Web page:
# The size of the fireball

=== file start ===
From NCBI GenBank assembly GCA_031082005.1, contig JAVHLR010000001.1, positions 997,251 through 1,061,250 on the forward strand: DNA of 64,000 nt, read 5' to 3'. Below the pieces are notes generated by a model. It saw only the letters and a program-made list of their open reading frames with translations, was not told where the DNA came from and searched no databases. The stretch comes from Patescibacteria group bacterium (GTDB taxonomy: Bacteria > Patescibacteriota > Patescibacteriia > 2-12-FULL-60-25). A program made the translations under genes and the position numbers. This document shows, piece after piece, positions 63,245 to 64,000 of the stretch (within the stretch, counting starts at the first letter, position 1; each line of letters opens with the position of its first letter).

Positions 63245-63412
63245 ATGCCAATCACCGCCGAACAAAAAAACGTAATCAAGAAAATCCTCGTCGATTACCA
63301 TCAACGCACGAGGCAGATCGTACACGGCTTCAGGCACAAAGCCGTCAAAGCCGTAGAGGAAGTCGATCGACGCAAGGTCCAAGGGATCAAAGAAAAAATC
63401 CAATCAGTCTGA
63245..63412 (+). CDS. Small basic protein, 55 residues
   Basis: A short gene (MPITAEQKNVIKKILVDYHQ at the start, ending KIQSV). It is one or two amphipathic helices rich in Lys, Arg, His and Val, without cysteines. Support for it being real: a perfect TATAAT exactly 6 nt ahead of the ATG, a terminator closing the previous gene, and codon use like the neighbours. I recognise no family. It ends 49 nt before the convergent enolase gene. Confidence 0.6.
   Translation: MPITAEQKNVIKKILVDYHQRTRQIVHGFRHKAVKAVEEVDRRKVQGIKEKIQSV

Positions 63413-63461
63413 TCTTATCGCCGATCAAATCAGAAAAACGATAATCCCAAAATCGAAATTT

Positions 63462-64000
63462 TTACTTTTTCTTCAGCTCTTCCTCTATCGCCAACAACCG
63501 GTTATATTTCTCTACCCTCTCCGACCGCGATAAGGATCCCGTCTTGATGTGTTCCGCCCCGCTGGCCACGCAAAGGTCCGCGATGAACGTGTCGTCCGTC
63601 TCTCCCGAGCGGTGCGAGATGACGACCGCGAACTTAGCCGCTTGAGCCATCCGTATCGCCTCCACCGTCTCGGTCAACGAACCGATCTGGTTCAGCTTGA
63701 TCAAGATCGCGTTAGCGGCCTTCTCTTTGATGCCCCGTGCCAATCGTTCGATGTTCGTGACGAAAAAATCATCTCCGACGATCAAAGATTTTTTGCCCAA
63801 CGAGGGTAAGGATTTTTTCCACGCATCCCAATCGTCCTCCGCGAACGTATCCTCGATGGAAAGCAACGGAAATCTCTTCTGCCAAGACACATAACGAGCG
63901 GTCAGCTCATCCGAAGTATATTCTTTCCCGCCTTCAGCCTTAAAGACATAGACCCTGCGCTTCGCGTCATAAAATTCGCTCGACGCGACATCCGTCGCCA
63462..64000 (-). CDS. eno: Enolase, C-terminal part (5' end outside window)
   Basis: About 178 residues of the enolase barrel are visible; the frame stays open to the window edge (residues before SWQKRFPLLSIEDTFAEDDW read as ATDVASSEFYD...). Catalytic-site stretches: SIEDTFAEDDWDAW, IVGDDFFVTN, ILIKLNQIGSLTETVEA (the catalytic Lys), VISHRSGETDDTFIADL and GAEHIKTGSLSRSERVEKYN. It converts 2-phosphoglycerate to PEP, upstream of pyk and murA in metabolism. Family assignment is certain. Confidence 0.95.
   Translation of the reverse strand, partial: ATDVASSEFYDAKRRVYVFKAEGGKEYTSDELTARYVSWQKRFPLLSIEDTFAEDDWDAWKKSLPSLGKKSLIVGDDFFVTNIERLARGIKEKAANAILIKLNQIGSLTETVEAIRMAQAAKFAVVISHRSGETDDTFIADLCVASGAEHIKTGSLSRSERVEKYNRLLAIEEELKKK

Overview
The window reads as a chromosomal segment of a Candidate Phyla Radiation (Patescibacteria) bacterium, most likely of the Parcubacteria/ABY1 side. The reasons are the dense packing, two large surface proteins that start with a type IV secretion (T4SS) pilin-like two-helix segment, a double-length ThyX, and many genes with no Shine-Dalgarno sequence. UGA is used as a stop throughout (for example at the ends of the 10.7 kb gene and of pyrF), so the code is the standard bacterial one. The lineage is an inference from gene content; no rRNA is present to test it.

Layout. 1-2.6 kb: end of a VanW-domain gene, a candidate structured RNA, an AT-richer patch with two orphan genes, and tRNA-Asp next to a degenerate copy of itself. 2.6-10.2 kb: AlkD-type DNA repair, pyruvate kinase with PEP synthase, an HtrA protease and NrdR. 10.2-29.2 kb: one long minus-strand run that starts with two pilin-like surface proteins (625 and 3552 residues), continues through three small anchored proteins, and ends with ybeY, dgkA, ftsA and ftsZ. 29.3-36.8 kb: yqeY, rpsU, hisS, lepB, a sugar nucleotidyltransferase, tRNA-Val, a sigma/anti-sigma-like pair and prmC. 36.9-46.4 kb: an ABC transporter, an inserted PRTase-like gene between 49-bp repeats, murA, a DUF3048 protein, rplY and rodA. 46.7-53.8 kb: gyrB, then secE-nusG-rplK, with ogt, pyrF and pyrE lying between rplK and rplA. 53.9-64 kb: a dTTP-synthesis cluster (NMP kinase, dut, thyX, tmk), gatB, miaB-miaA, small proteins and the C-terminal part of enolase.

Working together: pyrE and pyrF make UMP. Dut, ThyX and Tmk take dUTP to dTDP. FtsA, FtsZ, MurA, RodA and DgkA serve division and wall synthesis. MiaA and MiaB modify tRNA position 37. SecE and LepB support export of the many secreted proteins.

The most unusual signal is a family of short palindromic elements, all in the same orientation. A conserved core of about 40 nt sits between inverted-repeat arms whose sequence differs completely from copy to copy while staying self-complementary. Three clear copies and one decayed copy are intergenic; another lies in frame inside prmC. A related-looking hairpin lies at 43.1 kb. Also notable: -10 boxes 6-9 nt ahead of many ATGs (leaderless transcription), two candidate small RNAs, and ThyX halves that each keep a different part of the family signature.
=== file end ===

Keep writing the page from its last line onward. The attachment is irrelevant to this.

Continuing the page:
This method is devised by the pioneering work of Hanbury, Brown and Twiss in astronomy and looks at pairs of particles (two-pion correlation functions). In hadron and ion collisions, there is enhanced production of bosons close together in phase space, due to Bose Einstein statistics. This leads to an excess of pairs at low relative momentum. The width of the excess region is inversely proportional to the size of the system at decoupling, at the point when most particles stop interacting. The quark gluon plasma behaves as a fluid, with strong collective motions described well by hydrodynamic equations. The collective flow makes the size of the system appear smaller as the pair momentum increases. The radius of the pion source is measured in three dimensions : along the beam axis, R_{long}; along the transverse momentum of the pair, R_{out}; and in a direction perpendicular to these two, R_{side}, show in the figure below. The similarity between R_{out} and R_{side} indicates a short duration of the emission – explosive emission. The time when the emission reaches its maximum, with respect to the first encounter, is found to be 10^{-11} fm/c, significantly longer than at RHIC. The product of the three radii – an estimate of the homogeneity volume of the system at decoupling - is twice as large as at RHIC resulting in a hotter and longer-living fireball.